Workforces are becoming more inclusive. Yet many LGBT+ employees still do not feel as if they can be their true selves at work – which has ramifications on performance and wellbeing. Darren Rickards, Head of Corporate Banking, CEEMEA and Co-Exec Sponsor of the EMEA LGBT Pride Employee Network at Bank of America Merrill Lynch, outlines some practical tips for treasurers looking to encourage inclusivity within their teams.

Whilst ESG (Environmental, Social and Governance) and PR initiatives quite rightly speak the language of inclusion, it’s up to all of us as individuals to create, encourage and foster an inclusive workforce. Looking at the treasury space, there are many practical steps treasurers can take to encourage frank conversations and to promote an open and honest culture:

1. Encourage your employees to bring their whole selves to work

Before I came out at work, I was a totally different person. I was headstrong and taciturn, and I avoided any conversation about my private life – which meant that my team saw me as rather aloof and distant. Coming out fundamentally changed this: being a more authentic version of myself has allowed me to become more outspoken, persuasive and engaged in my job. Removing the anxiety around coming out has freed me to concentrate on things that really matter and unleash my potential.

 

2. Watch your language and check your privilege

As any LGBT+ person knows, an off-the-cuff remark can delay coming out by months or even years. It is therefore so important that we watch our words and keep our teams in check, to make sure unconscious bias isn’t legitimised. Often, we will be completely unaware that casual conversations and terms of reference may ostracise others. Make a positive statement about inclusivity by cutting negative statements out of the conversation.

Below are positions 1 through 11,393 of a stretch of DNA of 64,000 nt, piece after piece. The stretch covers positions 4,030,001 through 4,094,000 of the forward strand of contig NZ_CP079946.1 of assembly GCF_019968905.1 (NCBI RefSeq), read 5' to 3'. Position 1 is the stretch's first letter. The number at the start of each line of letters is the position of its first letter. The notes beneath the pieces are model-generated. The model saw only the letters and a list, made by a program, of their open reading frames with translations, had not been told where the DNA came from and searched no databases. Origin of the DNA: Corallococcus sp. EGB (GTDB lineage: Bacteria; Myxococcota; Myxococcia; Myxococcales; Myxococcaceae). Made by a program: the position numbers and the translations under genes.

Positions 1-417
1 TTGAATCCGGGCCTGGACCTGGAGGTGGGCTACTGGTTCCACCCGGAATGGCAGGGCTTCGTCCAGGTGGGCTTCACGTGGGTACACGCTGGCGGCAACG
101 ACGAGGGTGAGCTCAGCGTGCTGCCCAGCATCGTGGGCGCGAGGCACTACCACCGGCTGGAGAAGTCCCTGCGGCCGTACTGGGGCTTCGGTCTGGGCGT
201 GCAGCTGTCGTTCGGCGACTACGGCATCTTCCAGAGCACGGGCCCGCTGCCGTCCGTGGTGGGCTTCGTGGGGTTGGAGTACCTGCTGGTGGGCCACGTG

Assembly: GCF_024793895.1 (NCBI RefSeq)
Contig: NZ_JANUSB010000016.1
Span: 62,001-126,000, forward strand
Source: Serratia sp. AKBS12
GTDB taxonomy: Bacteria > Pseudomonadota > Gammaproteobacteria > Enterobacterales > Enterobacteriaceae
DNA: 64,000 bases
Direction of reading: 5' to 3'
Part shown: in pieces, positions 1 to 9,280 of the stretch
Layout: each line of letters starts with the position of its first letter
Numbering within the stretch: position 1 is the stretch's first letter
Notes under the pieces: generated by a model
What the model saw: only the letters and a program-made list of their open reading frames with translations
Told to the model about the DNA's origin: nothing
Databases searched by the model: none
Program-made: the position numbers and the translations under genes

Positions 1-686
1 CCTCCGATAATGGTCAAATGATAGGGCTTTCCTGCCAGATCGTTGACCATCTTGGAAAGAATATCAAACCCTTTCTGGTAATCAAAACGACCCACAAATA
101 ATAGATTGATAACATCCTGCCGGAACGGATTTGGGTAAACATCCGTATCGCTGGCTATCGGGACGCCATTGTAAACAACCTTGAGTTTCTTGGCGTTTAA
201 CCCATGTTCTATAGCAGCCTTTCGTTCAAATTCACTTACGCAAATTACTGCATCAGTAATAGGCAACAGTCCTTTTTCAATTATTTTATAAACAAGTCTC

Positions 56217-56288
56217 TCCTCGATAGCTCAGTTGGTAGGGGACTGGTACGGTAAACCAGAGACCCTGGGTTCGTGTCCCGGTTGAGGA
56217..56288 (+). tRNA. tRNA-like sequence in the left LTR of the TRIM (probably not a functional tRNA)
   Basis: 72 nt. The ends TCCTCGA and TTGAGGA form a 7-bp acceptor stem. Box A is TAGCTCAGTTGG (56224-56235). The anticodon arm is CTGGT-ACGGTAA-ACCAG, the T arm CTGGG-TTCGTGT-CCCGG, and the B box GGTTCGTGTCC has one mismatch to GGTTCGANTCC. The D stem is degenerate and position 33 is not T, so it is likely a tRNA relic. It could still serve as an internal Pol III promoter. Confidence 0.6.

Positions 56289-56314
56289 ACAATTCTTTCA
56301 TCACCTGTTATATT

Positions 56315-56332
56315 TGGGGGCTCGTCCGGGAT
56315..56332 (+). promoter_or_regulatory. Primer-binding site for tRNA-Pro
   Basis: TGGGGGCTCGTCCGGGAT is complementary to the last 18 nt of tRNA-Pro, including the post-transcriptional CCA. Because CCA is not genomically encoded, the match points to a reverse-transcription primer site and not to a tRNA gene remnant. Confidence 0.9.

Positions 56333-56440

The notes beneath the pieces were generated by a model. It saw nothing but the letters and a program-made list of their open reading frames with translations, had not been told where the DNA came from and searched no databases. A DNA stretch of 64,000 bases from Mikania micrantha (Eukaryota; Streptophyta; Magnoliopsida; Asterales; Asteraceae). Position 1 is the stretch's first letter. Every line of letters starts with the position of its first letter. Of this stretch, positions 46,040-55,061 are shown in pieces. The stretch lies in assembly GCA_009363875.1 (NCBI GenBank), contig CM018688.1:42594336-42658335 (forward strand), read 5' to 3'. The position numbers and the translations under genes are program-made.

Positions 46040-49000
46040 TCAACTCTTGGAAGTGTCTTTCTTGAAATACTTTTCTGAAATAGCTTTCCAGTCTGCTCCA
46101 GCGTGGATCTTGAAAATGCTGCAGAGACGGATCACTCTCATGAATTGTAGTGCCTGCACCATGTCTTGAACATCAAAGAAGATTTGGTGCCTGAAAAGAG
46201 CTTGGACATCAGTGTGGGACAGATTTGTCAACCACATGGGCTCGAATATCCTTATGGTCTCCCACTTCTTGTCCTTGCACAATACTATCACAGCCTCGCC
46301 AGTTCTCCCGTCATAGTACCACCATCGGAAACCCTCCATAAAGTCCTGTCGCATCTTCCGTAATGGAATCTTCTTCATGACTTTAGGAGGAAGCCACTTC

3. Take discrimination seriously in your recruitment and promotion practices

Establish a strong anti-discrimination policy and ensure that all employees know what is not tolerated in the workplace. In cases of homophobic bullying, promptly recognise the problem and take action.

 

4. Develop support and engagement programmes for LGBT+ employees

At Bank of America Merrill Lynch, we are very proud of the initiatives that we have had in place for a number of years, to support a diverse and inclusive workplace, such as mentoring, employee networking groups, seminars and conferences. Our global Ally programme, for example, allows colleagues who aren’t LGBT+ to show their support of their LGBT+ colleagues; join training sessions to better understand what it means to be L, G, B or T; and attend events and talks that discuss some of the issues facing this community. Moreover, our LGBT+ Pride Employee Network is at the centre of everything we are doing to create an LGBT-inclusive culture and to bring allies with us on our journey.

 

5. Upskill senior leadership with answers to difficult questions, helping to bring inclusion into their day-to-day working practices

Frequently, there is an appetite to shift cultural norms, but a lack of knowledge to make progress. To combat this at Bank of America Merrill Lynch, we hold seminars that are open to all our employees across Global Banking and Markets, and support functions, such as ‘So what if you’re gay?’ sessions with LGBT and straight employees. These have facilitated extremely open and candid conversations with no questions being ‘off limits’. I take the view that given my relative seniority, I can do more good than bad by speaking about my personal experiences and offering advice so that we hopefully reach a point where these sessions are no longer necessary.

Times may have changed, but often people’s fears and experiences of discrimination have failed to keep pace. We cannot forget that it’s the people who make our organisations great. If we realise the power of diversity and value all our differences – in thought, style, culture, experience, ethnicity, sexual orientation, gender identity and expression – we will be even stronger. Inclusion is so much more than a buzzword, it is a prerequisite to how we do business.

Keep your eyes peeled for the longer version of this article which will appear in the next issue (no. 262) of TMI.